More than half of Americans are missing vital estate planning documents. If you aren't having your clients answer a comprehensive questionnaire of estate planning questions, then you might be part of the problem.
The best thing you can do for your clients and your firm is to streamline and standardize the process. To do this, you need software that helps you prepare documents, manage workflow, and provide continued training.
Think your process works just fine as it is? Are you asking your clients these ten questions as a part of your estate planning consultation?
1. What Is Your Estate Plan Goal?
Before you get started preparing any plan or documents you need to know what the client's goals are. Some clients are hoping to take care of loved ones with special needs.
Other clients are looking to protect their children's inheritance during and after a divorce. Some clients want to minimize their tax liabilities.
Think of creating your client's estate plan like you are baking a cake. How can you combine the right ingredients if you don't know what kind of cake you want to end up with? What's more, not all client's want the same type of cake.
2. Have You Previously Done Estate Planning?
If a client has previous estate documents in place, you need to start with these documents. You need to make sure that the client has given you all of these documents.
You need to follow the law to ensure that the new documents properly supersede the previous set.
Even if your client doesn't want to make any changes, you still need to review their estate plan to ensure it complies with the latest laws. You also want to check that their plan still accomplishes their goal and is the best plan for their situation.
3. Are There Changes in the Size of Your Estate?
Ask if there are any major changes in the client's estate between the last estate plan creation and now. This could be acquiring or selling a property.
Doing this would drastically change the amount of cash assets the client has. It also changes how the estate will get processed through probate.
Many clients will want to change how their estate gets distributed when their estate value experiences a major change.
4. Are There Change Within Your Family?
If your client has previously done estate planning, they may be meeting with you to update their plan to include or exclude certain family members. Common familial changes include marriage, divorce, birth, and death.
Discuss potential complication or consequences of making the client's requested changes.
5. Do You Have Proper Title for the New Property?
In 2015 title fraud resulted in losses totaling over $5 billion. So before your client starts planning their estate confirm that they hold proper and legal title of all of their real estate. This will save the heirs a lot of headaches later on.
6. Do You Have a Business?
Your client's business will require a complete transition plan after your client passes away. Find out what sort of business structure is in place and discuss the best way to transfer ownership.
The client needs to know who they trust to take over. For an even better safety net, they should pick a few people and put them in order. This way if their spouse is set to take over, but your client and spouse pass away at the same time, there is someone else already set up to take over.
7. Are Your Beneficiary Designations up to Date?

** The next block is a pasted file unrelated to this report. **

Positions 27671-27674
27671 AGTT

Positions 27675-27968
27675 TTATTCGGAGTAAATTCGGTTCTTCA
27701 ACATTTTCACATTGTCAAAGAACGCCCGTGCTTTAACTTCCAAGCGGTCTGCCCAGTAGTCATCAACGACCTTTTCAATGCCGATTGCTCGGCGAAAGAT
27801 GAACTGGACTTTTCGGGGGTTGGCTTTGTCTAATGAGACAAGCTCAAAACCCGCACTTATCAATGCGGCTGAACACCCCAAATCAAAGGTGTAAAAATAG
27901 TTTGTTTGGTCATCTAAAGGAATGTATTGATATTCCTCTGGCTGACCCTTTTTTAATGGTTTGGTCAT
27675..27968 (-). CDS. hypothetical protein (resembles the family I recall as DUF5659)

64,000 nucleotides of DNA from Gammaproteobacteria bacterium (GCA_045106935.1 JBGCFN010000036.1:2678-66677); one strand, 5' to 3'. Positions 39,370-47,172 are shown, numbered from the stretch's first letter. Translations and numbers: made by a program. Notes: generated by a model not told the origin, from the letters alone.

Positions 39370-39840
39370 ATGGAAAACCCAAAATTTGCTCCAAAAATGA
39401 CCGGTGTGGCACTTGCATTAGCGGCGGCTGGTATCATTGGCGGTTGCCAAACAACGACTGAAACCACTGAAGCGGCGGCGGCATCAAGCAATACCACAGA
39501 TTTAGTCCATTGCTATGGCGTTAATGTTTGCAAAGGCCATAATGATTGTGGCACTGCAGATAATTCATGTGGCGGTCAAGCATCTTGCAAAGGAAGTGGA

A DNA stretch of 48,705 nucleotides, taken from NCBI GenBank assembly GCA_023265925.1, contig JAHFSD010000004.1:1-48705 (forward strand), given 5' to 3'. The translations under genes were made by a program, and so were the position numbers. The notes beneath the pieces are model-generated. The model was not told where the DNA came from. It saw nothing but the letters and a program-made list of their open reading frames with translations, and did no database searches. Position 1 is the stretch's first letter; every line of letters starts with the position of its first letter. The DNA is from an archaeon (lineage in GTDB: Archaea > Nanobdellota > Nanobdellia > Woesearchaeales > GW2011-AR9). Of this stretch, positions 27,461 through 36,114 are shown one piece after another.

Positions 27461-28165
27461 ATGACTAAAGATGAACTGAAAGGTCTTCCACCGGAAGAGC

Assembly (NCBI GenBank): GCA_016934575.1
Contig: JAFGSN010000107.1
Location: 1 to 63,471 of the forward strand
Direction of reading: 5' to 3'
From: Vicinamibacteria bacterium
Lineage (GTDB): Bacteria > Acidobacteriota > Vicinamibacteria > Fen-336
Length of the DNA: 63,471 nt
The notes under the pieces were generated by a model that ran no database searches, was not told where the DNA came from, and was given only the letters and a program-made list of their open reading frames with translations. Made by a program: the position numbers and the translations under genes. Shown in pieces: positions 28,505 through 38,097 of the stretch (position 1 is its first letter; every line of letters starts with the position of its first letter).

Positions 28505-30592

Some assets do not go through the probate process such as your client's 401k or life insurance policy. These accounts have their own beneficiary designations.
Often people will set up their accounts through their employment, but they won't finish the setup process. So they never designate a beneficiary.
Or they could have set up their account and named the beneficiary, but they haven't updated this information in years.
Another problem is that your client may have forgotten about these accounts as they move from one company position to another.
If your clients are unsure of their outstanding accounts you can direct them to the National Registry of Unclaimed Retirement Benefits.
8. Who Will Fill the Many Roles?
Discuss with your client the different roles that must be filled to carry out their estate plan. You'll want to stress that your client will want to pick someone that they trust to carry out their wishes.
They will need to pick an executor who will distribute their assets in accordance with their will. They should pick someone who has medical power of attorney. This person will be the client's voice in the event they become incapacitated during medical treatment.
Then there is the financial power of attorney. This person will oversee and carry out financial procedures in the event the client is incapacitated.
9. Do You Have Specific Concerns About Heirs?
If the client has any heirs that have special needs or struggle with addiction, then you may want to suggest setting up trust. A trust will ensure that any inheritance is distributed for your intended purpose.
Those with addiction struggle to manage money as the addiction takes priority. So by creating a trust, you can set their inheritance aside for care or rehabilitation.
10. Do You Understand the Process?
One of the biggest complaints clients have about their lawyer is that they didn't communicate well and were expensive. Help your client feel comfortable with the process by confirming that they understand each step.
Walk them through a timeline of the process. Then explain the fees associated with your services.
Prepare Your Estate Planning Questions
Being an attentive and skilled estate attorney means asking your clients the tough questions that they don't want to think about. This is the only way you can ensure they have the estate plan that accomplishes their goal.
Ask your client's these estate planning questions to help paint an accurate picture of your client's needs and goals.
Schedule a demonstration of our estate planning software and optimize your estate plan drafting and workflow management today.